Informal Judicial Institutions: Invisible Determinants of Democratic Decay

In any society, informal rules of the game are as important as formal institutions. Hence, if we want to understand the quality of the democracy of any country, we also need to understand informal rules and practices operating therein. This also applies to the judiciary. We aim to explore the effect of these informal judicial institutions on the quality of democracy, asking to what extent they open the door to the democratic decay of (judicial) institutions or how they help to build institutional democratic resilience. 

The INFINITY project, funded by an ERC Consolidation Grant (2021-2026), seeks to fill this knowledge gap and asks the key research question of what role informal relations between judges and political actors play in the erosion of democracy.

“How informal institutions affect functioning of the judiciary?”

INFINITY adopts a comparative approach as it builds on insights from 10+ theoretically selected cases covering “old” and “new” EU member states as well as the neighbouring countries mentioned in the table below. The selection of case studies is theoretically driven. The three groups of states provide general insights into all jurisdictions covered by INFINITY, comparing the workings of informal judicial institutions in new EU member states (currently facing attacks against the judiciary and emerging democratic decay), old EU member states (previously serving as an institutional example of transitioning post-communist Europe), and non-EU countries (both those that face serious challenges such as the corruption or politicisation of the judiciary and those that do not) to add further insights.

Main objectives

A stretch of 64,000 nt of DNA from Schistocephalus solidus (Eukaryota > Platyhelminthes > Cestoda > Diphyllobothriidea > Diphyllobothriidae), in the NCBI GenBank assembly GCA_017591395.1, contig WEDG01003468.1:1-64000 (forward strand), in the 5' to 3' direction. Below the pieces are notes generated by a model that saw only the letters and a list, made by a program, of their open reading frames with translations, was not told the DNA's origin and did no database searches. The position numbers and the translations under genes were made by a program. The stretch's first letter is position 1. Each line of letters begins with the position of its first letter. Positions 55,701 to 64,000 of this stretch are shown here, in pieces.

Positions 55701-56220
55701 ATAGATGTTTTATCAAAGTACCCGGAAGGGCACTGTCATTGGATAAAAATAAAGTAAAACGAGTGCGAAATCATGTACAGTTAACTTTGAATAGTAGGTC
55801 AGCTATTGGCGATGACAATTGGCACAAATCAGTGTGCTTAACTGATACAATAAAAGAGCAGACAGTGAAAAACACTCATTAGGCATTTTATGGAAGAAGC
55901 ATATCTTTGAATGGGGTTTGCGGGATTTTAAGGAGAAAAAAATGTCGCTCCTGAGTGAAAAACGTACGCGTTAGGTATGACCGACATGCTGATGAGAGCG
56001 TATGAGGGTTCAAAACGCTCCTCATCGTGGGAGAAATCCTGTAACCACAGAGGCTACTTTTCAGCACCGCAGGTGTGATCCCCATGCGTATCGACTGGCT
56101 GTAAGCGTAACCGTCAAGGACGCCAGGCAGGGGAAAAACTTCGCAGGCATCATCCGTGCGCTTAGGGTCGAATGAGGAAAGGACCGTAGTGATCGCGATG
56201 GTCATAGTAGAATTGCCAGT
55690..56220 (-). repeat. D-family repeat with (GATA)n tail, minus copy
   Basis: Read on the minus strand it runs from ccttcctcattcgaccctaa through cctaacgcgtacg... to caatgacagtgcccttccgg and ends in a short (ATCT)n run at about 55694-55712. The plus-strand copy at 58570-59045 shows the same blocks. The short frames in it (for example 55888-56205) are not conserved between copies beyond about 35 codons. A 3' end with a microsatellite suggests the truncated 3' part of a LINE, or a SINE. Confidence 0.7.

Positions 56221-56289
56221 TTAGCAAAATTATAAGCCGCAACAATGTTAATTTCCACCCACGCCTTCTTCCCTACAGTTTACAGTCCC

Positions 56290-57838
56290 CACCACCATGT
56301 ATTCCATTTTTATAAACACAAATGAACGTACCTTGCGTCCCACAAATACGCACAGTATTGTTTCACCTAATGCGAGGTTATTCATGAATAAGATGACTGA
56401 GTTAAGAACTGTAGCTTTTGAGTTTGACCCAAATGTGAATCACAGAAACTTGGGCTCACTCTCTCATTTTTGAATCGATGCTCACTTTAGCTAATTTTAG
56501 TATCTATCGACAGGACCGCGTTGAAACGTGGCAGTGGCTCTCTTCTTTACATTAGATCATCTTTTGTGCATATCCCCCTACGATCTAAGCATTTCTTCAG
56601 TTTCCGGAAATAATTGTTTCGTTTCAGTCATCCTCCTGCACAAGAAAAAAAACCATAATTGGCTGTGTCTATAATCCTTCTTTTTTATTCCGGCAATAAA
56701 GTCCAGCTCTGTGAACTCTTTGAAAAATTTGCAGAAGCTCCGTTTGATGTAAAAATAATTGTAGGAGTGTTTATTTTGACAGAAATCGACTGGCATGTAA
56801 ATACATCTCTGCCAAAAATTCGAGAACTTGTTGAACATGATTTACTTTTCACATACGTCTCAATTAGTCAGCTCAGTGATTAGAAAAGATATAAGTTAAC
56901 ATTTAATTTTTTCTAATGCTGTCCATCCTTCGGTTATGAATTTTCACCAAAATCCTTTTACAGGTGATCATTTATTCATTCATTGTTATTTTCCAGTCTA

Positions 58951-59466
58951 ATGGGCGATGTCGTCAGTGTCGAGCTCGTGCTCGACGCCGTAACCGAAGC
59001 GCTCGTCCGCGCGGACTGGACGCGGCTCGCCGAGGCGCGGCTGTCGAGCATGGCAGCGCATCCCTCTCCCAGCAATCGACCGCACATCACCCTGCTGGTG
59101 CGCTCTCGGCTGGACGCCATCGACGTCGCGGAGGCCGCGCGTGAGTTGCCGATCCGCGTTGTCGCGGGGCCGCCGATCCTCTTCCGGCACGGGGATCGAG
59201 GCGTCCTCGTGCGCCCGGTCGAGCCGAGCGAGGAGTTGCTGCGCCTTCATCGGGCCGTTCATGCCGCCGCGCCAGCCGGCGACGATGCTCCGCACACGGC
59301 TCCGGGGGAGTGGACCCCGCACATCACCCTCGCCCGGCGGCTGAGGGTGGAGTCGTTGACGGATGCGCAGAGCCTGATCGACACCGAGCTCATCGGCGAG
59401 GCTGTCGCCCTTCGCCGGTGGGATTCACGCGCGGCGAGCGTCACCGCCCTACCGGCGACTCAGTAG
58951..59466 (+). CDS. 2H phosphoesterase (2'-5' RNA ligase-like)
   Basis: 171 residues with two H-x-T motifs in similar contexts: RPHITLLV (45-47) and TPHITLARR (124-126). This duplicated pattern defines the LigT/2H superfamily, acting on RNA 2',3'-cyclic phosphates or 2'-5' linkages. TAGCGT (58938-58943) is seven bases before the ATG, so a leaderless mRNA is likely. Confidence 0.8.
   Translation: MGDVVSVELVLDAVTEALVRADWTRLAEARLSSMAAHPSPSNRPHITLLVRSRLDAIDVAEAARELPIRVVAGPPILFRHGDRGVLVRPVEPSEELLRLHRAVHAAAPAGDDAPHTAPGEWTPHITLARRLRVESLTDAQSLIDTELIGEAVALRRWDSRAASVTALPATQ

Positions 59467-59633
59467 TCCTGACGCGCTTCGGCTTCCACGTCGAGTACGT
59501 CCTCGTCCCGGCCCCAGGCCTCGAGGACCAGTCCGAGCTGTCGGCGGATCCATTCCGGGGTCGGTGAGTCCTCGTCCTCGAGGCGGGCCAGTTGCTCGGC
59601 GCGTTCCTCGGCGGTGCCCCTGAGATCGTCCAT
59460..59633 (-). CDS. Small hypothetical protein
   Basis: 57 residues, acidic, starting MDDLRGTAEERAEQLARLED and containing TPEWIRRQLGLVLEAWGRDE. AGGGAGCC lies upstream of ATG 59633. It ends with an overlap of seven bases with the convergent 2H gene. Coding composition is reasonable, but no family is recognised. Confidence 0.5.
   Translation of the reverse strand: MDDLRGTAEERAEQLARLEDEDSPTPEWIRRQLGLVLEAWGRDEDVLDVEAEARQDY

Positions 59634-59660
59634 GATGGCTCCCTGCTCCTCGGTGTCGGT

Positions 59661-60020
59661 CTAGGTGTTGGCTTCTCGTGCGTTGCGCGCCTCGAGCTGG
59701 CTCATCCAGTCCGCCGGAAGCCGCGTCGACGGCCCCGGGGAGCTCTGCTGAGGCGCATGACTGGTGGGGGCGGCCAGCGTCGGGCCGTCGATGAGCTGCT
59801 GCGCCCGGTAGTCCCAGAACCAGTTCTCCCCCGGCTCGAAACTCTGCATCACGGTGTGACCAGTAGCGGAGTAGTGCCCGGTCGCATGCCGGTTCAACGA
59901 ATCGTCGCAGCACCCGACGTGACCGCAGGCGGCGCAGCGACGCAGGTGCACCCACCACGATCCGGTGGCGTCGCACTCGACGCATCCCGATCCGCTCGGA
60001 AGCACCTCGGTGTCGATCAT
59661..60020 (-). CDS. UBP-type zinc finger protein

Intra-Judicial Informal Institutions

Appear inside the courts and influence both the structure of judicial governance and the quality of judicial decision-making. Regarding judicial decision-making, informal intra-judicial institutions may include informal rules concerning the deliberation of judges, choosing a judge rapporteur, or quora for decisions on leave to appeal .

Inter-Judicial Informal Institutions

Existing between judges and non-judges (typically politicians, oligarchs or prosecutors). A majority of well-described inter-judicial informal institutions covers negative practices such as informal institutions between politicians and judges, judicial corruption and clientelistic networks with oligarchs. However, neutral (or even positive) informal inter-judicial rules and practices may also emerge in the dimension of judicial selection and appointments.

Extra-Judicial Informal Institutions

Emerging from interactions concerning the judiciary between non-judicial actors, such as politicians, private business actors (corporations, businessmen and oligarchs) and other legal professionals. Some of them carry positive/neutral and some negative consequences for the functioning of the judiciary. Most common examples cover political conventions and informal agreements regarding the selection of judges that may pursu

Principal Investigator

David Kosař

Department head, Department of Constitutional Law and Political Science


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